Her Sucre De Nada pastry shop in Jeddah has become one of the go-to places for homemade desserts and cakes, and the online side of her business is also booming.
Kutbi’s daughter, Nassiba Khashoggi, told Arab News: “She has basically been baking all her life, especially after having children. She used to make cookies for us and whenever she tried a dessert somewhere else, she would recreate it.
“In restaurants or gatherings, she would always analyze sweets and make them at home for her family. That was how she started baking.
“I don’t think she ever thought she could pursue it as a career, but everyone loved her baking and one of her closest friends encouraged her to start her business when she was a stay-at-home mom.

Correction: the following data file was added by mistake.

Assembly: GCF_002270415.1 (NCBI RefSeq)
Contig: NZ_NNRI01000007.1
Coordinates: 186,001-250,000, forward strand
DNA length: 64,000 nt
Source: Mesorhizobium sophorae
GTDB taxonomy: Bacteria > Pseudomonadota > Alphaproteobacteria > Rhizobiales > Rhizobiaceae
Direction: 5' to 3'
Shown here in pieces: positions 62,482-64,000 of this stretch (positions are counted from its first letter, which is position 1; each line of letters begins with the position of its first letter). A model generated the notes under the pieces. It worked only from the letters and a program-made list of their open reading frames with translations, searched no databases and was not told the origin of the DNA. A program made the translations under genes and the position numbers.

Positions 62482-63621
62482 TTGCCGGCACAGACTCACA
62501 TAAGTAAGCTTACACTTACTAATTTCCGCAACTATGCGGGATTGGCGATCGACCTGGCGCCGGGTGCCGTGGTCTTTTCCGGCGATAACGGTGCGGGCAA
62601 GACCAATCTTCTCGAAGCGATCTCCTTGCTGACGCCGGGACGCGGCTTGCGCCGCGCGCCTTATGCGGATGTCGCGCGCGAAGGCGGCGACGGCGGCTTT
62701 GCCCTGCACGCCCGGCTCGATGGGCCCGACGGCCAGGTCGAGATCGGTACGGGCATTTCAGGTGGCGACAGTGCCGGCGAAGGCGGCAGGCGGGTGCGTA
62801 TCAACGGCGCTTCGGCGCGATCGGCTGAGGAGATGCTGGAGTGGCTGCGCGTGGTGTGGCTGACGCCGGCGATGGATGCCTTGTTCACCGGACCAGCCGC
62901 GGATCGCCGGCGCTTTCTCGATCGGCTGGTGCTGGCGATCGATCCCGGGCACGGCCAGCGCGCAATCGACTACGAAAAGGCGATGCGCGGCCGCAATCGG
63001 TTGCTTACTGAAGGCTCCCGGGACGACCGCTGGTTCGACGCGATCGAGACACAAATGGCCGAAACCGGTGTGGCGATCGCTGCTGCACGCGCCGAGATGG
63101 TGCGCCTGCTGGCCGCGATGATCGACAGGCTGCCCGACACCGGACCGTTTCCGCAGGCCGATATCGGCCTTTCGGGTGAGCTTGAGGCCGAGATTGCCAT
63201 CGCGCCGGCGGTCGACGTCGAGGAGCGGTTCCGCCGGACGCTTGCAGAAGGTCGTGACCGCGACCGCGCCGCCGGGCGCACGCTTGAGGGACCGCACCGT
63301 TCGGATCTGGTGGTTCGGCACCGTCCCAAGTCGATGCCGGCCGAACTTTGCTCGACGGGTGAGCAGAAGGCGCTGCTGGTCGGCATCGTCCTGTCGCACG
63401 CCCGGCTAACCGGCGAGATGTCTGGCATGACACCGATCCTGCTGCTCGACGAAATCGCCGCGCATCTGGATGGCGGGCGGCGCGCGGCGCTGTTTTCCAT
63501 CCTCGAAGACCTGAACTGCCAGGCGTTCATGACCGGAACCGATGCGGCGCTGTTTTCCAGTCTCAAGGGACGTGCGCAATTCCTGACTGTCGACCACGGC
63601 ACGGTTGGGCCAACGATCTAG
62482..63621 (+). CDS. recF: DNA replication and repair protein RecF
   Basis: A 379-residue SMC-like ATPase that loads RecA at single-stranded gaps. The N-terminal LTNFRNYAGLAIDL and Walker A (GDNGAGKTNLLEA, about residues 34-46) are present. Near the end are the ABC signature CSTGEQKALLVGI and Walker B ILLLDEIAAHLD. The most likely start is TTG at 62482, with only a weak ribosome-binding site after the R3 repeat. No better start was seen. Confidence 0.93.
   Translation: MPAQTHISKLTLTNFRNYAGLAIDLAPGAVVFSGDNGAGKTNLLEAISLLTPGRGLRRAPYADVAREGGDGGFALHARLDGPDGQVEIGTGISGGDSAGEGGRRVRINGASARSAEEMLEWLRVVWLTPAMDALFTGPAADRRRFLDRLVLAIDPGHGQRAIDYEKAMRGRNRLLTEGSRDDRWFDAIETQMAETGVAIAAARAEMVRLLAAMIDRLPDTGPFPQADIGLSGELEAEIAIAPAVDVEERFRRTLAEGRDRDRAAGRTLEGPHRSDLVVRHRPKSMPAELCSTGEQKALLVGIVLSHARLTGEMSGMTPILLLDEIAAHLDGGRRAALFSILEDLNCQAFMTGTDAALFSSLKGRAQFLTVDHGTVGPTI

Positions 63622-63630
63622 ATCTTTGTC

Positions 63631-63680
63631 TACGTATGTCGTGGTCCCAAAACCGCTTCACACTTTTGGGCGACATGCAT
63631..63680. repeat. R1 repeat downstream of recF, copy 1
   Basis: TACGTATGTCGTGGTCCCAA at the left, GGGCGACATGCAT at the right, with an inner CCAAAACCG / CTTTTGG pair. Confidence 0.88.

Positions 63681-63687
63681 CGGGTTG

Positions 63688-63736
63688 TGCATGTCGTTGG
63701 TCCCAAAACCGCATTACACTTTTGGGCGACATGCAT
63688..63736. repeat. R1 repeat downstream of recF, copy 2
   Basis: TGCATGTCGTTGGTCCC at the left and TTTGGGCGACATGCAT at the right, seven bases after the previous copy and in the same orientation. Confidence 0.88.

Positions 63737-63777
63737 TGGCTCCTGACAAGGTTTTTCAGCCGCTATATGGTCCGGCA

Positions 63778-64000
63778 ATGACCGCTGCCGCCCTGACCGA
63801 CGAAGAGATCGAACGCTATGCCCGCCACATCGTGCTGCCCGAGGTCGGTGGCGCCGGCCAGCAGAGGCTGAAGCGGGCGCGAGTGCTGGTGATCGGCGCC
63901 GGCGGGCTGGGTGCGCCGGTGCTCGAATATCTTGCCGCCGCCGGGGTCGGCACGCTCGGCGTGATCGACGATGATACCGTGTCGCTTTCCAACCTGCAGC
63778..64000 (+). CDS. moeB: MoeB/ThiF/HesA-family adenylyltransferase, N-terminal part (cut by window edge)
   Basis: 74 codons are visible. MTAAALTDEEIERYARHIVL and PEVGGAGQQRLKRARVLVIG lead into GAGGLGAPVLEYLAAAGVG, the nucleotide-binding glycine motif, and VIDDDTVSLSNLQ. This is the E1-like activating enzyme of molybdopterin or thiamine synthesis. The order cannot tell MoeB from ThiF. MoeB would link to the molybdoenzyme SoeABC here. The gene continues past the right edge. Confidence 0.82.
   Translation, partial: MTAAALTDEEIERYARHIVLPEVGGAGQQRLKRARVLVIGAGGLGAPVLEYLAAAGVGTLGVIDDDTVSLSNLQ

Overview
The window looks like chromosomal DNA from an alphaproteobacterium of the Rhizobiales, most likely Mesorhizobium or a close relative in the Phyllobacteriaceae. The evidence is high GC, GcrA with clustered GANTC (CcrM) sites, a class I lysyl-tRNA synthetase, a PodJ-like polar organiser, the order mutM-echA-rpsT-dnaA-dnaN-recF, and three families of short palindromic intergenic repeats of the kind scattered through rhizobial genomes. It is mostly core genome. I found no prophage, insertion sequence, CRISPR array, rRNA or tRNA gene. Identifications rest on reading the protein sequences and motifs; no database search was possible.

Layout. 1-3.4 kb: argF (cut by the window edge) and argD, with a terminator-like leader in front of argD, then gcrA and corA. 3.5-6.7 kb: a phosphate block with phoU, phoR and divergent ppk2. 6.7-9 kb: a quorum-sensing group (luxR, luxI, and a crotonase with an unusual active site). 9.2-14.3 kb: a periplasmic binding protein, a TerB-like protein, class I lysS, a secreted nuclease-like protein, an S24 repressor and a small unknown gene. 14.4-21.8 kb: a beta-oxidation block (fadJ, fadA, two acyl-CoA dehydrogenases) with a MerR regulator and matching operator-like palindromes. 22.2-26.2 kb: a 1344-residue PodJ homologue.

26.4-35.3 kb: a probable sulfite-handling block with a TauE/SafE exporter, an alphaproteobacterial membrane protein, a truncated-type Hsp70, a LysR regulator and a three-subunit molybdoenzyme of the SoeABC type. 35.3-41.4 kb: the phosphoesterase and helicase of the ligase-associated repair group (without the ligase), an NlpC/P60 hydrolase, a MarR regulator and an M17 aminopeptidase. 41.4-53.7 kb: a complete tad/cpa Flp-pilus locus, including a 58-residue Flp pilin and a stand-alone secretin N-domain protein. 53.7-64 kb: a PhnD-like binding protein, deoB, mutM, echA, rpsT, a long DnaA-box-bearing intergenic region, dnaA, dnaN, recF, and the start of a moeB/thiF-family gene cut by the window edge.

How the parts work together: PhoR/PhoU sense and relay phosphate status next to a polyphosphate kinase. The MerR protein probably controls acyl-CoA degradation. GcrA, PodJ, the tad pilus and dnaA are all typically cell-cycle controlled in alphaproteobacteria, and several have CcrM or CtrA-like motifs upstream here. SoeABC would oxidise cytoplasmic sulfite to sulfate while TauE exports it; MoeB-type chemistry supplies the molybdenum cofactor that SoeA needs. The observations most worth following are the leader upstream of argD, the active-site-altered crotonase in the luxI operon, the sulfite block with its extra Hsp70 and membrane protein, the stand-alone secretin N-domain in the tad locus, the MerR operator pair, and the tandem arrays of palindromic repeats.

“It was in 2011-2012, and her friend basically forced her to start by telling her, ‘yallah! make a cake and I will buy it from you now.’”
Khashoggi added: “In the beginning we just went by word of mouth, but when Instagram came along, we made an account and started posting pictures and the customers loved her creativity and uniqueness. I don’t think many people knew what banoffee was before my mom promoted it.”
Although Kutbi’s unique takes and touches went down a treat with customers, it was not until Ramadan last year that she officially opened her bakery in Jeddah.
But stepping up from running a home business presented new challenges. “When you are running a home business there are few staff and it is easy to control,” said Khashoggi. But expanding requires you to put more trust in other people and that was difficult for my mom. Also, when we increased the number of our products it became harder to maintain the quality of goods.”